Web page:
In most cases no adjustment is needed, but don’t take our word for it, research it for yourself. The necessity of making adjustments to your sparge water depends on your set up and your sparge practices. For instance, if you batch sparge it is typically not necessary to adjust your sparge water. If you use a continuous sparge, it really depends on what you choose as your sparge stopping point to determine if you need to adjust your sparge pH.  Check out the following references on good sparge water practices:


​Should I use RO or distilled water for my sparge water?
Yes; you want to eliminate the variability that tap water and spring water introduce into your beer even in your sparge water.  By using Reverse Osmosis (RO) or distilled water in your sparge, you are ensuring that you are using blank palette for your water and are adding in the proper minerals for the type of beer you are brewing with your ACCUmash packet.  If you use tap water or spring water in your sparge, you could be reintroducing minerals (or contaminates like chlorine/chloramine) and change the water profile that ends up in your wort/final beer. See “Why do I need to use RO water or Distilled?  Couldn’t I use tap?”


Should I use RO or distilled water for my mash too?
Yes; for the same reasons as not using tap water in your mash.  See “Why do I need to use RO water or Distilled?  Couldn’t I use tap?”  

Why do I need to use RO water or Distilled?  Couldn’t I use tap?
ACCUmash is designed to be used with Distilled or Reverse Osmosis (RO) water. Tap water often contains chlorine, and the mineral profile varies from location to location (same for well water). Tap water’s chemistry/mineral content even varies throughout the year.  For instance:

  • Some areas vary water sources seasonally. For instance, some areas use a mountain water source in summer, but use a spring water source  in the winter. 
  • Other areas perform additional treatment during the spring when water levels are higher but use a different treatment the rest of the year.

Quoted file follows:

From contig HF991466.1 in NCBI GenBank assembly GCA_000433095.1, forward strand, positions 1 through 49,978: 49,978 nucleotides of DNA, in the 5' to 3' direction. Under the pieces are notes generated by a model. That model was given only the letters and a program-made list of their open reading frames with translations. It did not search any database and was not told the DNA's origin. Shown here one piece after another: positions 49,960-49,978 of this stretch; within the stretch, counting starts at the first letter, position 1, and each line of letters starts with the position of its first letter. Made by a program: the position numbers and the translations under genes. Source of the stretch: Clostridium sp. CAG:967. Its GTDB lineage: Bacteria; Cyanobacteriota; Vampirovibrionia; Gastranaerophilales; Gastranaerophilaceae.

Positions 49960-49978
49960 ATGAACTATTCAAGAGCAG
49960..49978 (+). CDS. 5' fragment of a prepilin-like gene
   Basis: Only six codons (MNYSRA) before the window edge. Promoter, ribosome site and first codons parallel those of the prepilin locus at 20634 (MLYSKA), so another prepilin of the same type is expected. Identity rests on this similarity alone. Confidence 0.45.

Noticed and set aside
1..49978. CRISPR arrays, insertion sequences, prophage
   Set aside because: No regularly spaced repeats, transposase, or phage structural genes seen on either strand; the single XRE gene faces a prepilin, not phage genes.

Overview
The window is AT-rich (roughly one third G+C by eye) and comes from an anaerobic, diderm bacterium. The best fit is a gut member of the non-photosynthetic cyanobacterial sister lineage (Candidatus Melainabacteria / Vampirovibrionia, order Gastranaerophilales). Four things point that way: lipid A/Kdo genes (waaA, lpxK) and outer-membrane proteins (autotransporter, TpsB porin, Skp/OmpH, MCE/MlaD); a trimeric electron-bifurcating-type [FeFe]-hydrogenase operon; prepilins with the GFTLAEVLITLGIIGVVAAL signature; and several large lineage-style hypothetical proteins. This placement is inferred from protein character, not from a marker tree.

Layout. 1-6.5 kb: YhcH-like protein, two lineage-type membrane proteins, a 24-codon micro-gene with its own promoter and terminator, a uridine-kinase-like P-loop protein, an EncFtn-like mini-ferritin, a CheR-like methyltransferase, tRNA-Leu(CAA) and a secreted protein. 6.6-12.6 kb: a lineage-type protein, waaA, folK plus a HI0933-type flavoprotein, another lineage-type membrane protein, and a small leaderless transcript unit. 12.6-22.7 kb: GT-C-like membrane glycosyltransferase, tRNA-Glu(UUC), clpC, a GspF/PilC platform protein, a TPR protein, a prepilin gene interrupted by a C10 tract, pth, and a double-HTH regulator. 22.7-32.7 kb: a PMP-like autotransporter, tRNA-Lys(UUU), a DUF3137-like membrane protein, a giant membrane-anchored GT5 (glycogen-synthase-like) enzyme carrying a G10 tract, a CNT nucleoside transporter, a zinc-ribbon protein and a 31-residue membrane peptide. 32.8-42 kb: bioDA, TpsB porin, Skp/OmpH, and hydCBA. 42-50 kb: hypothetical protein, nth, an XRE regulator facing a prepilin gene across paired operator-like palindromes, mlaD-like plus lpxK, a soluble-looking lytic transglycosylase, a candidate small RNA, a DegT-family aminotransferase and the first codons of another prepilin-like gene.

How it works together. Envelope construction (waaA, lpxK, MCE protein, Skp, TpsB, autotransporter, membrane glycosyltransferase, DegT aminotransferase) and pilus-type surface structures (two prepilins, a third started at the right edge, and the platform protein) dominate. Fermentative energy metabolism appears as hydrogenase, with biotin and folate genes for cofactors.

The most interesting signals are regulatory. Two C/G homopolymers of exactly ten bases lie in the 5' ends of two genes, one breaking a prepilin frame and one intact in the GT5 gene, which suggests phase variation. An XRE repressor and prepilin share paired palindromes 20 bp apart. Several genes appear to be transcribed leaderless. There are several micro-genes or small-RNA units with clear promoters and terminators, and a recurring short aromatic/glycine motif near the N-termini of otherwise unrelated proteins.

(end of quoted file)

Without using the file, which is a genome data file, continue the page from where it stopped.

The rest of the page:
• Absorption of ground chemicals/minerals may vary seasonally.


This variation is one of the many reasons that home brewers are often challenged when undertaking their own chemistry calculations. Even a person very well versed in water chemistry may have water that changes throughout the year. This can lead the brewer to start with the wrong water profile before they even start performing their first calculation.   

RO or distilled water gives ACCUmash a blank palette to work from, free from impurities or contaminents that could cause off flavors. From that blank pallet, ACCUmah’s formulation is tailored to the subset of brew you are purchasing it for. Distilled water is available at most grocery stores and many grocery stores or homebrew shops have a RO water dispensing station. If you brew often, you can even have a small RO system installed in your house (they are very economical these days). This cost of the water is very small and will help you lock down the variability around your water chemistry.

 What if I do not have a pH meter?
ACCUmash is designed to put your mash pH in the desired pH range (5.2-5.7 at room temperature) and as close as possible to the range for the desired subcategory.  Monitoring your pH gives you more control over your mash. If for some reason your specific recipe or process pushes the mash pH out of range, you can catch it and adjust. Additionally, some brewers may have a certain pH target for the beer they are brewing. By monitoring the pH, the brewer can make a small acid or base addition to hit an exact pH. Each formulation of ACCUmash has gone through exhaustive testing and should put the majority of recipes in the correct pH range. If you are not monitoring your pH, you can rest assured your pH will be significantly closer with using ACCUmash than if you add nothing to your water. Most importantly with using ACCUmash, you always know you have the correct water profile for the correct taste, aroma, and yeast nutrients for the style of beer you are brewing. ​